Noteworthy content

Using AP.request, we perform the following:

views/new-note.hbs 

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{{!< layout}}

<div>
  <div class="aui-dialog2-content">
    <form id="add-note-dialog" class="aui top-label new-note-dialog">
      <div class="field-group top-label">
        <input class="text long-field" type="text" id="note" name="note" placeholder="Add your note here" />
      </div>
      <button id="dialog-save-button" class="aui-button aui-button-primary">Save</button>
      <button id="dialog-close-button" class="aui-button aui-button-link">Close</button>
    </form>
  </div>
</div>

<script>
$(function(){
    $("#dialog-save-button").on("click", function(){
      var jsonData = {
          "type": "ac:custom-content-tutorial:note",
          "space": {
              "key": "{{spaceKey}}"
          },
          "container": {
            "type": "ac:custom-content-tutorial:customer",
            "id": "{{contentId}}"
          },
          "title": " ",
          "body": {
              "storage": {
                "value": $("#note").val(),
                "representation": "storage"
              }
          }
      }

      AP.events.emitPublic('noteDataEvent', jsonData);
      AP.dialog.close()
    })

    $("#dialog-close-button").on("click", function(){
      AP.dialog.close()
    })
})
</script>

views/view-customer.hbs

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<script>
AP.events.onPublic('noteDataEvent', function(args){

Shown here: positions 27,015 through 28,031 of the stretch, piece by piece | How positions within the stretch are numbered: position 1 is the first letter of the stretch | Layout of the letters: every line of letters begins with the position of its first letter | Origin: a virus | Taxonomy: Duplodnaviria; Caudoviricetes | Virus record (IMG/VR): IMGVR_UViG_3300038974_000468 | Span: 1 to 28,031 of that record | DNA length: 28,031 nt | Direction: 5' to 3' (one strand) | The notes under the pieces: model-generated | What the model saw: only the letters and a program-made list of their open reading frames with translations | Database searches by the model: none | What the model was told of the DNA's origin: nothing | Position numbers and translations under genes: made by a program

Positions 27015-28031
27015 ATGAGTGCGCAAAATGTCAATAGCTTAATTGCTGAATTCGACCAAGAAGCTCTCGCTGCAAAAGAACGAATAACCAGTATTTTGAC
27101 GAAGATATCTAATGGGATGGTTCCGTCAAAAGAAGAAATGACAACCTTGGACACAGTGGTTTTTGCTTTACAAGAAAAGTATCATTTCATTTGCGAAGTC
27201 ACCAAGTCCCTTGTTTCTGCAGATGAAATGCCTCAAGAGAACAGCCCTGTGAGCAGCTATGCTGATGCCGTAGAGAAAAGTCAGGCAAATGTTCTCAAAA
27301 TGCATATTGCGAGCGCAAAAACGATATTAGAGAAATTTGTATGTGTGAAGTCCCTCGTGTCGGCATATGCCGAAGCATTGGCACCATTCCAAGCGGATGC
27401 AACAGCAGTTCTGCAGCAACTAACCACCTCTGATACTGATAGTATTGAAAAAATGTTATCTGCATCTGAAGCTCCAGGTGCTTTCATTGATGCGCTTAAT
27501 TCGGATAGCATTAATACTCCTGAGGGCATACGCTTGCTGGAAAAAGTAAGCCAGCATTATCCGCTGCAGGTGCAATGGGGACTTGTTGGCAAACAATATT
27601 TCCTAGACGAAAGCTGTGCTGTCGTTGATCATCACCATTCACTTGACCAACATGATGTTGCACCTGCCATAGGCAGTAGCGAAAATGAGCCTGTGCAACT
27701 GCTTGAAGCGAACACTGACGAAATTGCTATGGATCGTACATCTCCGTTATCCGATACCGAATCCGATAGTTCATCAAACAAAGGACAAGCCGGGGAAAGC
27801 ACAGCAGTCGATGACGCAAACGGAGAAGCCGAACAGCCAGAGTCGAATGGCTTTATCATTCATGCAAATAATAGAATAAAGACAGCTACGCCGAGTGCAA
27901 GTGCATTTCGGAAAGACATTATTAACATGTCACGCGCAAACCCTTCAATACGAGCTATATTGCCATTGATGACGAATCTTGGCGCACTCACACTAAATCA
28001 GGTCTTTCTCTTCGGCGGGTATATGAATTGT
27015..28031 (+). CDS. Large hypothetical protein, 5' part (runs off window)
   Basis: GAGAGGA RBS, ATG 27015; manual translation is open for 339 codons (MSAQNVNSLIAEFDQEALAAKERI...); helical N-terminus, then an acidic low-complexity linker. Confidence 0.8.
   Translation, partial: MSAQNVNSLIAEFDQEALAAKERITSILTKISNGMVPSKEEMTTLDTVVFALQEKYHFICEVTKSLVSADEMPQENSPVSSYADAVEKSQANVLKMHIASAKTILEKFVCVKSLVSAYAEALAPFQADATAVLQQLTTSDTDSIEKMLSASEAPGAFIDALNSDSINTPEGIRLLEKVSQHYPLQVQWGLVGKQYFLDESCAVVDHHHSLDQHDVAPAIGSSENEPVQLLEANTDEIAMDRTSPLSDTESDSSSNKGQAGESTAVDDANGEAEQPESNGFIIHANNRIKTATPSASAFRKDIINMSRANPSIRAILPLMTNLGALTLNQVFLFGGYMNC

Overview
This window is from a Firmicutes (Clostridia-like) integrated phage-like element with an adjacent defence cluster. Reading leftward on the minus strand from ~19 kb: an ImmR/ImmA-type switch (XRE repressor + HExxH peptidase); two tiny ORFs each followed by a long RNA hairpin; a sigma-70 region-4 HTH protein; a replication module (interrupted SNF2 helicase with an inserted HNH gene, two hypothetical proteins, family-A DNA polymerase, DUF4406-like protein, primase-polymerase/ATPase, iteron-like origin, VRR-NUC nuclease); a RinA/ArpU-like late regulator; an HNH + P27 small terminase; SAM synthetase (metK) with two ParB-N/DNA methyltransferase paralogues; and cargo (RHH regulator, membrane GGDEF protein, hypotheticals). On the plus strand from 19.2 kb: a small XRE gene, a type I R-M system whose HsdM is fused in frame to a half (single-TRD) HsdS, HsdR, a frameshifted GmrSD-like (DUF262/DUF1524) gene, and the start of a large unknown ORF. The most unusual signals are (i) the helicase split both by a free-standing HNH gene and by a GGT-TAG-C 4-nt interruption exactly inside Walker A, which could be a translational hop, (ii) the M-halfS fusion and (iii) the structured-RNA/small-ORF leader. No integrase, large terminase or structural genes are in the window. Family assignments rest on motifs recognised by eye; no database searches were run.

AP.request({
        url: '/rest/api/content',
        type: 'POST',
        contentType: 'application/json',
        data: JSON.stringify(args),
        success: function(note){
            note = JSON.parse(note);
            console.log("Note saved to Confluence", note);
        },
        error: function(err){
            console.log("content error - ", err);
        }
    });
});
</script>

Let's pretend our customer has an id of 156831. To see our note as a child of our customer, we issue a GET request to the /rest/api/content/156831/child/ac:my-app:note endpoint. We should receive a response like this: 

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{
  "results": [
    {
      "id": "1605728",
      "title": "Hello, World",
      // More properties...
    }
  ],
  // More below here...
}

And, voila! A connection has been established between the customer, and the note underneath them. As you can see, this affords great possibilities to app developers in the Confluence Ecosystem. Custom content well and truly provides a fully-integrated content solution.

To wrap up, we now have all the essentials we need to build the UI we want in Confluence! Here's another snapshot of what 'notes' could look like in Confluence:

essentials to build the UI you want in Confluence

This concludes our deep-dive into the capabilities of Custom content in Confluence Connect.

Happy dev-ing!